According to the American Academy of Pediatrics, recreational use of trampolines
is a huge injury risk to kids. Considering that at-home use has grown,
partially due to these products becoming more available, this is cause
for concern—especially as AAP says that injuries continue to happen
even after medical groups have discouraged trampoline use and warn people
to be careful.
At The Gilbert Law Group®, our child injury lawyers handle cases involving products that are dangerous or defective. Sometimes the product defect is a result of a malfunction or flaw. Other product injuries occur because the defect or danger is inherent to the product’s design. Other product issues are a result of a failure to provide correct/complete instructions about proper use, not warning about certain dangers, or improper marketing.
AAP’s statement, published in Pediatrics, update these trampoline recommendations that were made in 1999, that led to the addition of certain safety feature in an attempt to combat the risks. These safety measures, however, created a “false sense of security.”
The group is recommending that kids avoid recreational trampoline use completely unless the child is involved in an actual sports training program that comes with proper supervision, coaching, and safety measures that have already been implemented.
Trampoline Injury Facts from 2009:
• 70 trampoline injuries per every 100,000 kids in the 0-4 age group.
• 160 injuries per every 100,000 kids in the 5- 14 age group.
• In total, about 98,000 injuries a year.
• 3-14% of injuries result in hospitalization.
• 1 in 200 trampoline injuries involve permanent neurological damage.
• Falls make up 40% of trampoline injuries (While manufacturers have sold perimeter enclosures, such as netting for trampolines, as added safety measures, researchers say there is no proof that these reduce injury risk–climbing onto the netting may even increase the risk.)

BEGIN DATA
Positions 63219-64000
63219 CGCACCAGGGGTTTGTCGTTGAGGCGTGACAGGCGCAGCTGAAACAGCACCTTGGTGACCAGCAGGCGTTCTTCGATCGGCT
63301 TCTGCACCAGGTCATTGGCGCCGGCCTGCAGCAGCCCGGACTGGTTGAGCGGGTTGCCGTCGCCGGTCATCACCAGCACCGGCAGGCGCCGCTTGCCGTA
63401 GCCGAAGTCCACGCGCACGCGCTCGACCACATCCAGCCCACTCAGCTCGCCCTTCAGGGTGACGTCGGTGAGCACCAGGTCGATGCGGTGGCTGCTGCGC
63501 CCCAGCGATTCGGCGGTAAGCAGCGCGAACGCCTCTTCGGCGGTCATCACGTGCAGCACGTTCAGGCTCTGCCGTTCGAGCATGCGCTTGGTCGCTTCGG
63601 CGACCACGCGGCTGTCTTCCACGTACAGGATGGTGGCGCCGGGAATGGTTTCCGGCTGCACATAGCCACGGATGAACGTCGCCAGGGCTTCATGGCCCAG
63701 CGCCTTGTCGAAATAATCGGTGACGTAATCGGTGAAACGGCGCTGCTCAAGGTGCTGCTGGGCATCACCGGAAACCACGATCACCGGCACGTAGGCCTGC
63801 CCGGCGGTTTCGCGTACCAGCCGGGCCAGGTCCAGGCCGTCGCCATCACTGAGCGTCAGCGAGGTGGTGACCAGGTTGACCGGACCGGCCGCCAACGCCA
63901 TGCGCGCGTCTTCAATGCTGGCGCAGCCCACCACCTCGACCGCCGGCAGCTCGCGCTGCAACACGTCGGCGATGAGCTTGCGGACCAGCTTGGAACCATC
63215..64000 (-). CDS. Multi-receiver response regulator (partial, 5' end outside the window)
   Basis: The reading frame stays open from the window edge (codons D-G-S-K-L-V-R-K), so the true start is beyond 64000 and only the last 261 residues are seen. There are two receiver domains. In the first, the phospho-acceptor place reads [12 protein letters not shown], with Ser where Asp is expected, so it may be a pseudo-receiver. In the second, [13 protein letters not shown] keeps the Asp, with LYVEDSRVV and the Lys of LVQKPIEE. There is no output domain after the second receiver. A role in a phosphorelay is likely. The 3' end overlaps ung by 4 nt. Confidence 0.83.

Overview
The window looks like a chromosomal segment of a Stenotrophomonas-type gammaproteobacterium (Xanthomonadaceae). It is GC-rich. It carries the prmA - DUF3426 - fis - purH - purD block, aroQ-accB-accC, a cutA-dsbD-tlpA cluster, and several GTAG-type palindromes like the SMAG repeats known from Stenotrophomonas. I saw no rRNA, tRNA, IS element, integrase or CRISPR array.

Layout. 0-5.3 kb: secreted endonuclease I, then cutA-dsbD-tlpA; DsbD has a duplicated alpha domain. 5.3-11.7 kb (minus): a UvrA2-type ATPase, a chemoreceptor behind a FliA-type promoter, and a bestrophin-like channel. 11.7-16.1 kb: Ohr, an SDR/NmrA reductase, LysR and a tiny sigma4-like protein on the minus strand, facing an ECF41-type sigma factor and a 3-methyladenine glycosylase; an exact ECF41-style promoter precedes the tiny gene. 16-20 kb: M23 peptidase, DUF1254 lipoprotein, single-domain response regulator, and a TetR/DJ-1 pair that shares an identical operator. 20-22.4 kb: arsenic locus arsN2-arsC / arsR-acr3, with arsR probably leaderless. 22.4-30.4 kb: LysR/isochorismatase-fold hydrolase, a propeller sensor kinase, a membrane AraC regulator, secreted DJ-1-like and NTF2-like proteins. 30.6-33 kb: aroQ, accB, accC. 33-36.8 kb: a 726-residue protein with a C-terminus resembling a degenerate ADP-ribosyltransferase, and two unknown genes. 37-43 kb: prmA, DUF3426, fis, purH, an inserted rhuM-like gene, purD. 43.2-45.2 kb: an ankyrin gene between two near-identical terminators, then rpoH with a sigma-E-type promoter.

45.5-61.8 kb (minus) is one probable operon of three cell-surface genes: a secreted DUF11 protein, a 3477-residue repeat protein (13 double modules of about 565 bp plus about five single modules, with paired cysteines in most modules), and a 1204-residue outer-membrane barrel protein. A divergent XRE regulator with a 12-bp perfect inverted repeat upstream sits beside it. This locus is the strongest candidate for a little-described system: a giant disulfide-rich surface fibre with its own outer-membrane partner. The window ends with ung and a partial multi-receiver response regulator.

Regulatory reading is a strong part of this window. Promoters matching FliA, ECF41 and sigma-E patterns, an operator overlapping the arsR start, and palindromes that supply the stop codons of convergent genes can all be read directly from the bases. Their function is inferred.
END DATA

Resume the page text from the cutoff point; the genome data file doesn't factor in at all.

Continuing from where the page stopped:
• Most at risk of trampoline injuries are kids in the under 6 age group
Most injuries appear to happen when there is more than one person jumping on the trampoline at the same time. This usually occurs when there is a smaller and a heavier person jumping together. The impact of the larger person may propel the smaller individual higher, increasing the chances of a rougher landing on the mat, which is where most of the trampoline injuries happen.
Common trampoline injuries include:
• Soft-tissue injuries
• Bone injuries
• Ankle injuries
• Head injuries
• Spinal injuries (especially when botched flips and summersaults are involved)
• Chest injuries
A number of studies have shown that up to half of trampoline injuries happen when there is an adult present.
Also, while there are now places that people can go to pay to play on a trampoline, there have been numerous personal injury lawsuits filed over injuries also sustained at these facilities, with plaintiffs alleging inadequate safety measures and poor supervision.
Pediatricians warn families against trampolines, Reuters, September 24, 2012
Pediatricians warn against trampoline use at home, citing injury risks, CBS News, September 24, 2012